Alas, true to form, this has yet been another case of a good intention gone terribly sour. Sadly, there are already scavengers lining up the corridor - waiting to pick up the eventual carcasses that are bound to come tumbling out of the goody bag of the government - whoever is next in line.

Duty Free Quota System
I am not sure when this came into being. But it was many decades before the government saw evil in the system. It came to light that some supposedly respectable members of the society were merrily peddling their Duty Free entitlements in the open market. It not only contributed to depletion in foreign exchange reserve through import of such silly things as chocolates and perfumes and cigarettes etc., it bred whole lot of unethical people in the government/public sector. Thankfully the DNT government removed this most vile practice - late last year.

Hydropower Projects
After I spent close to two decades hollering to go easy on the mismanaged hydropower initiatives, it was not until in 2018 that finally the Hydropower Committee recommended going slow and smart on hydro projects - that is 44 years after the ill-fated hydropower initiative that first began in 1974.

In the next year (2019) – that is 45 years after deciding to systematically desecrate our entire river basins, the DNT government announced that two of our 7 river systems will remain hydropower free for all times - Chamkharchu in Central Bhutan and Amochu in the West-South of the country. The rest of the river systems - Wangchu, Punatsangchu, Magdechu, Kurichu, Drangmechu, Gamrichu and Nyera Amachu - all of them being fair game for hydropower. Mercifully, in recent years, the hydropower as a technology of choice for electricity generation has lost its sheen – hopefully we are now safe.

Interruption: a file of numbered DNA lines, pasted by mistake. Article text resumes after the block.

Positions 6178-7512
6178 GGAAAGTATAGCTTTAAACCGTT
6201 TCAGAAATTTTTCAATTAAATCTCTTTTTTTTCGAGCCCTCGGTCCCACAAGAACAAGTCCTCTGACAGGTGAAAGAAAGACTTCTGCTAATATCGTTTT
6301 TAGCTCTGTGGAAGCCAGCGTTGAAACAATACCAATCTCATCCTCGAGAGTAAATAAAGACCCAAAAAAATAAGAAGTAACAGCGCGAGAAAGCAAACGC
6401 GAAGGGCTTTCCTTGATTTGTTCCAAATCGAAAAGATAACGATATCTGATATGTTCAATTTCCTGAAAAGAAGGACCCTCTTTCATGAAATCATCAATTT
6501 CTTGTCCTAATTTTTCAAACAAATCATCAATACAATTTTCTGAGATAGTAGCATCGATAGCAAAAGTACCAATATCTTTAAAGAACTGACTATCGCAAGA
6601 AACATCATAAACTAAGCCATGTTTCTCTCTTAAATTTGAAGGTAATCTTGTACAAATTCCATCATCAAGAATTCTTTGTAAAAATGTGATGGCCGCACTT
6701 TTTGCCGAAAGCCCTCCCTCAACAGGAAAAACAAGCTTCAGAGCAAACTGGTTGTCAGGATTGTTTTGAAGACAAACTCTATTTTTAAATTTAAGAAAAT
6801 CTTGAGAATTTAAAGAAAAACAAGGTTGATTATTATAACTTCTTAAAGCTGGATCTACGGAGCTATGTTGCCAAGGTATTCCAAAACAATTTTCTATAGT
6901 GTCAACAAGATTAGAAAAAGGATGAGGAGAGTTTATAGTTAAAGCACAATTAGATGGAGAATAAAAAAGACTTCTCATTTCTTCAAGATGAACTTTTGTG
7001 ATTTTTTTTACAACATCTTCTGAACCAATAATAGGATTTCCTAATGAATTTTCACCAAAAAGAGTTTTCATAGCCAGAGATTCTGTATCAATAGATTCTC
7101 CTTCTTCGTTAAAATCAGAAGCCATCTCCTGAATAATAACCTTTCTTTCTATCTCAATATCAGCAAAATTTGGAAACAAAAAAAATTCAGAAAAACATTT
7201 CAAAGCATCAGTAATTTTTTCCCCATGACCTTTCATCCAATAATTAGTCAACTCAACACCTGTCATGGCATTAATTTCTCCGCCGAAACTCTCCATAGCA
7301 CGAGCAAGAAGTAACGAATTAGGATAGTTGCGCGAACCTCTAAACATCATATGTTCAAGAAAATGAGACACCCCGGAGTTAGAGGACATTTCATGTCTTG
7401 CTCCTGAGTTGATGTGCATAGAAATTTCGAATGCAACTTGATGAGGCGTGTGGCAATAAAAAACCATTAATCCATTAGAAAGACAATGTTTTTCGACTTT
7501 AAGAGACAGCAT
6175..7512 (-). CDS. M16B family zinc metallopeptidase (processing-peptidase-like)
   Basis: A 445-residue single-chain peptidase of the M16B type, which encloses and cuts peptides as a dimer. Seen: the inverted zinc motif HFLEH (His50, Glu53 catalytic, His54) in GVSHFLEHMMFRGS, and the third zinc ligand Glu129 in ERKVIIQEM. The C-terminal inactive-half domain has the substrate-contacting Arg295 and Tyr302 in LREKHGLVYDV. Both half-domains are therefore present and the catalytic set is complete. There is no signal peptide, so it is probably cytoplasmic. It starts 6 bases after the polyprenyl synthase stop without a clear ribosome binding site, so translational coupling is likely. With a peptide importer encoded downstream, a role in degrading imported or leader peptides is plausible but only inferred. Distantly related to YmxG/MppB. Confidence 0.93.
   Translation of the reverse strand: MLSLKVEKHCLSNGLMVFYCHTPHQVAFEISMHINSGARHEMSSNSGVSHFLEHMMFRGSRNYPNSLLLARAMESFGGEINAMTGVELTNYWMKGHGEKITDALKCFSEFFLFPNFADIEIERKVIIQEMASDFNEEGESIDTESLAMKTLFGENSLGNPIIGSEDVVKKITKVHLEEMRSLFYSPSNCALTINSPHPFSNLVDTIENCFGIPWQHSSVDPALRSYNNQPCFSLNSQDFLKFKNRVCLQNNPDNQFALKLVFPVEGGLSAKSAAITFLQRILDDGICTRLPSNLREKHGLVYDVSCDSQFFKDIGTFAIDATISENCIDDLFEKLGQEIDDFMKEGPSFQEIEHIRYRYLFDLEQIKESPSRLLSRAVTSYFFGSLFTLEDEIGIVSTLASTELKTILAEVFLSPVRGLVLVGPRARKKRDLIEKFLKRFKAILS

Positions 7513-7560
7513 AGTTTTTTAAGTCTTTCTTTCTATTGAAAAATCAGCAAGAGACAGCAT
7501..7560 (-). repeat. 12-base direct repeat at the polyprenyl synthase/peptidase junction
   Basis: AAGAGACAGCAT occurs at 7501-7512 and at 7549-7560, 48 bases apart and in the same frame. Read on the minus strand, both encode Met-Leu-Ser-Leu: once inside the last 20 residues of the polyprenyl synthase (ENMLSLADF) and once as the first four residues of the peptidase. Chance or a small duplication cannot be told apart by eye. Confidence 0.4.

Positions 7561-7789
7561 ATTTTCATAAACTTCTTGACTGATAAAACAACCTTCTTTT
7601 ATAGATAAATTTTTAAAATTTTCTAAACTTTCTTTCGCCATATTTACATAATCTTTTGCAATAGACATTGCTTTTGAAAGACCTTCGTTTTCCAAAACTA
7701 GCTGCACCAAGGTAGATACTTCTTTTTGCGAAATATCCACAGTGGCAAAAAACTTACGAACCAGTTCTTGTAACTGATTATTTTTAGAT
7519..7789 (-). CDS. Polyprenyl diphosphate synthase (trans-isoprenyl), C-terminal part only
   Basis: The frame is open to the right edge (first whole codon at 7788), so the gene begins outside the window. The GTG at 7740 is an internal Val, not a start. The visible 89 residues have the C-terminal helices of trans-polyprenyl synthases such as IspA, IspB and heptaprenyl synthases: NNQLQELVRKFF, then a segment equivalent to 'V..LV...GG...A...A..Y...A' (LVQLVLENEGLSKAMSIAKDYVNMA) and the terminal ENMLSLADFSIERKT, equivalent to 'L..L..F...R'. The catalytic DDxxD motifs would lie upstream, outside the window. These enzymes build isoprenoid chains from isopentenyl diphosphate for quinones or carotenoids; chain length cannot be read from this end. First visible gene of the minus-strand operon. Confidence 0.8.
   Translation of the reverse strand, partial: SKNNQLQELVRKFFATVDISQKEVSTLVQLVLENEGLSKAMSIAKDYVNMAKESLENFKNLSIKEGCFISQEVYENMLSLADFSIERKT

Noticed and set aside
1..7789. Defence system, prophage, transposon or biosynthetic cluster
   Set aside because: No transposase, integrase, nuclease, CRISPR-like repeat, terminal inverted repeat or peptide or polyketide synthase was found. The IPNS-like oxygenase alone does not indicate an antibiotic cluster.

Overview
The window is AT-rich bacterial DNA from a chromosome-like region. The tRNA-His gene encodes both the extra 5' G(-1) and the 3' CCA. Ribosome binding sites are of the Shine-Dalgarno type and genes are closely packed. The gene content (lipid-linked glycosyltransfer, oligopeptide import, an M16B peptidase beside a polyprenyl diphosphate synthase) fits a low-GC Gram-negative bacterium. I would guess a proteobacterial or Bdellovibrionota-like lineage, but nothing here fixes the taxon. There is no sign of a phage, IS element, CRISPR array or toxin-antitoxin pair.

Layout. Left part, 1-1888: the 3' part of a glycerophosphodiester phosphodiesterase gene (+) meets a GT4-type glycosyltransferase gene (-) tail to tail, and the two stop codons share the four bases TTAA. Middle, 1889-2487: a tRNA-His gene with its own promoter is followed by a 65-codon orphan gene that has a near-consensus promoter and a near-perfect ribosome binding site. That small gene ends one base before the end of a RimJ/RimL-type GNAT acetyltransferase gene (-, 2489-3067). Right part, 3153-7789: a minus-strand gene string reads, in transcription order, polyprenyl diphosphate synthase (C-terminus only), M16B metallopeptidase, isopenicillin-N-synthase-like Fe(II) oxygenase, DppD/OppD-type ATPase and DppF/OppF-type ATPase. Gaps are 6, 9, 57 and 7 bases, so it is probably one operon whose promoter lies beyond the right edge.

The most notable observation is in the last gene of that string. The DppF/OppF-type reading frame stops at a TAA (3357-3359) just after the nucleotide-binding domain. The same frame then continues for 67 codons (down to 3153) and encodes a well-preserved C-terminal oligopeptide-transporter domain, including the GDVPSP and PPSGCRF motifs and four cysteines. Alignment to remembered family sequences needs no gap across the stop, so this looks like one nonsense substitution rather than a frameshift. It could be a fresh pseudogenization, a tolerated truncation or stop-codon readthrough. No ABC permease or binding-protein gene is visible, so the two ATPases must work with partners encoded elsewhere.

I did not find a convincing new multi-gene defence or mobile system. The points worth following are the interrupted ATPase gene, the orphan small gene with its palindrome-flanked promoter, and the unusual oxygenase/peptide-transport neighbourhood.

Freedom of Speech
In 2008 the Constitution granted every Bhutanese the freedom of speech - among others. Yet, year after year the media and individuals continued to be muzzled of the freedom of speech - some even lost their jobs because they had a mouth. It was only after fifteen (15) years that a sitting Prime Minister had the courage to reiterate the Constitutional provisions. Prime Minister Dr. Lotay Tshering announced on 28 of January, 2023 that:

“Sharing information with the media is our responsibility. By sharing information with the media, they are not doing any favor, they are doing what they are mandated to do and they are doing what they are paid to do. Whatever we do, if it is for public benefit, the public must know. For this important information to go to the public, the media is the only thing that we can ride on”.

But alas - we are constrained by almost everything - doing is not always easy. But I have also repeatedly made the point that achieving greatness does not necessarily have to do with doing great things - dismantling great evil is also greatness. All it takes is courage!

Sadly courage is in short supply in this land of surplus verbosity.

Tuesday, October 3, 2023

Bhutan’s Culture of Mulling: Part I

It is incredible that the government is still “mulling” over the issue of the URGENT need for a major reduction in the fares charged by the DrukAir - a state owned air transport company that is single-handedly jeopardizing the country’s tourism business and, consequently, the livelihood of hundreds of thousands of Bhutanese people.